A grieving young woman finds herself grappling with monsters from another dimension on what may well be the end of the world in , an atmospheric new film from UK director A.T. White. Can she work through her grief to piece together the elements of a mysterious signal that may be the key to averting the apocalypse?
(Some spoilers below.)
Described in promotional materials as a “cosmic horror thriller,” tells the story of a young woman named Aubrey Parker (Virginia Gardner, ) who has just lost her best friend, Grace. After spending the night in her friend’s apartment, Aubrey wakes up the next morning to find that everyone else has mysteriously vanished and that strange, ravenous monsters are roaming the streets. A strange signal from another dimension seems to be the culprit, opening a doorway between worlds. Grace knew something about this because she left a mixtape for Aubrey with the message “THIS MIXTAPE WILL SAVE THE WORLD.” Aubrey embarks on a scavenger hunt for six other mixtapes Grace made for her to solve the mystery and, yes, perhaps even save the world.
Those seven mixtapes represent the seven stages of grief.
is very much about grief and loss, capturing the almost otherworldly aspect of the process. It’s common to feel isolated and cut off from others, and there’s an insurmountable distance Aubrey feels as she attends Grace’s funeral yet struggles to connect in any meaningful way. The film makes that sense of isolation explicit when Aubrey wakes up the next morning to find she might be one of the last people left on Earth. And those seven mixtapes? They represent the seven stages of grief, according to White.
The script grew out of White’s own personal loss—his best friend died of cancer at the same time White was going through a divorce. “I kind of locked myself away in a snowy cabin in Colorado for a couple of weeks and wrote a script,” he said. “I didn’t mean it to ever be made. It was just to help me deal with the stuff I was going through.” He admits that first draft was so depressing, any resulting film would have been pretty much unwatchable, with Aubrey staying in her dead friend’s apartment the entire time and never venturing outside. But White revisited the script a couple of years later. “I was in a slightly better place [by then], and I could see the journey the character should be going on,” he said.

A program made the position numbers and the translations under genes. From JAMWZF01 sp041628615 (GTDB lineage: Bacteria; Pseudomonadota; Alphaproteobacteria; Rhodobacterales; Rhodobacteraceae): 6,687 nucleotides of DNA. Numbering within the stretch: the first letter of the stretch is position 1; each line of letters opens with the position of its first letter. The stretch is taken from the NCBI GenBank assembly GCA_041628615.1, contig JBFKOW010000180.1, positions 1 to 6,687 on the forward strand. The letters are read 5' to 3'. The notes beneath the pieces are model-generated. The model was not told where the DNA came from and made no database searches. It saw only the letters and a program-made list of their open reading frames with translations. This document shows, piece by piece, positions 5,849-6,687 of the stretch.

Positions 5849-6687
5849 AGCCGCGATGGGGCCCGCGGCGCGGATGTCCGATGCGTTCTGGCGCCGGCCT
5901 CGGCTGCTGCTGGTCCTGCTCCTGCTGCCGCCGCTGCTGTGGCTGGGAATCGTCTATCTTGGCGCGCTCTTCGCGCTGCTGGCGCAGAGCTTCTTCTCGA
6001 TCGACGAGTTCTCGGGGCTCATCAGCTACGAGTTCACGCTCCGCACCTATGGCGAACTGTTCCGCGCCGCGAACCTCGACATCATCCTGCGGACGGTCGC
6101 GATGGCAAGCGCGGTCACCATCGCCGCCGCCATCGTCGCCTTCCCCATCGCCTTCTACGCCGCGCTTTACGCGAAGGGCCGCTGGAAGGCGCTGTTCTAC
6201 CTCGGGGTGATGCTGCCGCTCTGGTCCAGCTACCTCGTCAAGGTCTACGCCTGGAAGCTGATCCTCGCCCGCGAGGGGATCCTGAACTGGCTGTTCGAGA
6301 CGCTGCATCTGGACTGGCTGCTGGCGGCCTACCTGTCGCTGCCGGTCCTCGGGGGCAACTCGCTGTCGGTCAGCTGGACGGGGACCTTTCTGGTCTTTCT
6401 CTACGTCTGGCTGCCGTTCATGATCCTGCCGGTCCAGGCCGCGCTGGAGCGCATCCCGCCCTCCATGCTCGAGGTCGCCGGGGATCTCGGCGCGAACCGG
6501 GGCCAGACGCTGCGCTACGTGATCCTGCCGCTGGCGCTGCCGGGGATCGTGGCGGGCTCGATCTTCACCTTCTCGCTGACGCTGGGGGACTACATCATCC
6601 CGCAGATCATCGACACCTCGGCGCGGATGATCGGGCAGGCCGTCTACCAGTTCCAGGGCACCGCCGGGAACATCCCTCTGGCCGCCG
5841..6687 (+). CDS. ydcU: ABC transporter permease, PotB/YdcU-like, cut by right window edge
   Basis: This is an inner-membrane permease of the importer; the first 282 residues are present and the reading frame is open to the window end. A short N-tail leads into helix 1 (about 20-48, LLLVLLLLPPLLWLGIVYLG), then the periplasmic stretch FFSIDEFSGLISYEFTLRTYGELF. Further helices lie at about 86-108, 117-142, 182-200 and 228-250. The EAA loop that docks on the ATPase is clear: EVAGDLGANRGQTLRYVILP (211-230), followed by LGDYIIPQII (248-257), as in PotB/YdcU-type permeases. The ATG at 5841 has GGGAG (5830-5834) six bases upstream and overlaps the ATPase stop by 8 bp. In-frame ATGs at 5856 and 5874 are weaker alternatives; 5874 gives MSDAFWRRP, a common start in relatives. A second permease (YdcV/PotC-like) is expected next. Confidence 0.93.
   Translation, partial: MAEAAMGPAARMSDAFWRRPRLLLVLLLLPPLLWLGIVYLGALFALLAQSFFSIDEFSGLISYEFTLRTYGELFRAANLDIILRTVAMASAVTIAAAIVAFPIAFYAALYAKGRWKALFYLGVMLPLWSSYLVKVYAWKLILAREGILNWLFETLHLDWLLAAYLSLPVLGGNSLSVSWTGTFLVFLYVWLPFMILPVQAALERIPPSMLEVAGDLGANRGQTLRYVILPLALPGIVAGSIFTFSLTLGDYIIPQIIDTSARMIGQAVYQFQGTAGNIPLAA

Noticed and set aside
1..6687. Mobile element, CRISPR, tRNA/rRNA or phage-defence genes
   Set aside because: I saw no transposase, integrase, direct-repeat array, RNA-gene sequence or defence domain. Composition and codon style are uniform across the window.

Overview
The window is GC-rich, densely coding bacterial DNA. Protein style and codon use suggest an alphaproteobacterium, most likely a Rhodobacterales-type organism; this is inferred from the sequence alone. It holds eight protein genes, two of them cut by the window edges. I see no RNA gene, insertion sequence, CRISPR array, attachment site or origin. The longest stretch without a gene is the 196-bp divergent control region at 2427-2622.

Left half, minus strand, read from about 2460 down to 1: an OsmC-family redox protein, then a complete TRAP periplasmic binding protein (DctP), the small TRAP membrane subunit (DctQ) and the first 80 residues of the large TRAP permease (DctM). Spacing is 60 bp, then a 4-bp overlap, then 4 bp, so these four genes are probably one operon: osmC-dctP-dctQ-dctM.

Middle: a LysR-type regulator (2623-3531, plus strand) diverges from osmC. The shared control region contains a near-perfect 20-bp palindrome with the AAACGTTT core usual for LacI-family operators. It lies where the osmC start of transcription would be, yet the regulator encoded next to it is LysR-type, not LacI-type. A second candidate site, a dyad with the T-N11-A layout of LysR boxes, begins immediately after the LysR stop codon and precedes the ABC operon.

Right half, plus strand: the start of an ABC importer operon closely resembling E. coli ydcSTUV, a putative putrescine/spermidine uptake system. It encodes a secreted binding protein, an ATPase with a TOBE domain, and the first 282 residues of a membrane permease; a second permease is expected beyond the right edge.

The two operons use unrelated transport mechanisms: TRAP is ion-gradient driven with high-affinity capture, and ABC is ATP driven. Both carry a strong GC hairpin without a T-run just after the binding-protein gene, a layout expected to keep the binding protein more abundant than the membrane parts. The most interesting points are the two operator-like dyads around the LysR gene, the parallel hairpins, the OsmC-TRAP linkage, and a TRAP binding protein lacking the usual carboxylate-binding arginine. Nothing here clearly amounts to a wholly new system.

One of the more striking scenes is an animation sequence, depicting a cartoon version of Aubrey sinking into the sea. White admits viewers typically love or hate that sequence. (I fall into the former category; I think it works really well in context.) For him, that was another way to convey Aubrey’s (and White’s) sense of grief.
“At times I would see a therapist, and they’d explain to me the feelings I was having had to do with removal from yourself, where you don’t feel like you are your own entity anymore,” he said. “You feel removed, not just from the world but from who you are as a person. You don’t feel like you’re in your own story anymore. I thought long and hard on what was the best way to represent that in film, and doing animation was the most literal version of that.”
The blurring of Aubrey’s dreamy visions and the film’s reality has prompted some viewers to wonder whether the supernatural apocalyptic elements are all in Aubrey’s head, but White says that was never his intent. “I personally don’t like that trope in science fiction movies,” he said. “It can work but I feel it’s just been overdone. I was more interested in making something where, yes, it’s very literally there, but it is connected to what’s going on inside her head.”
One place where White intentionally ambiguous is the film’s ending, leaving it very much open to personal interpretation. “I don’t like traditional endings, where everything has to end in a big confrontation or a twist,” he said. “I just wanted to do something that felt emotionally right for the character.” Without giving too much away, it’s possible to interpret it as positive (a kind of ascension), as a downer (a metaphor for suicide), or something in between. Or perhaps it’s simply about acceptance, in keeping with the “seven stages of grief” theme.
White is a musician as well as a filmmaker, playing with the UK band Ghostlight. So he naturally composed the film’s haunting score and put together the various mixtapes. “When I come up with a character, I also create a playlist of the music they’d listen to so I can understand her better,” he said, although the music definitely reflects his own eclectic personal taste. He’s also not afraid of silence, even though it puts even more of the burden for making a scene work on the actors’ shoulders. Fortunately, Gardner is more than up to the task.
is currently screening in select cities. All profits will be donated to cancer research. It will be released on video on demand later this year.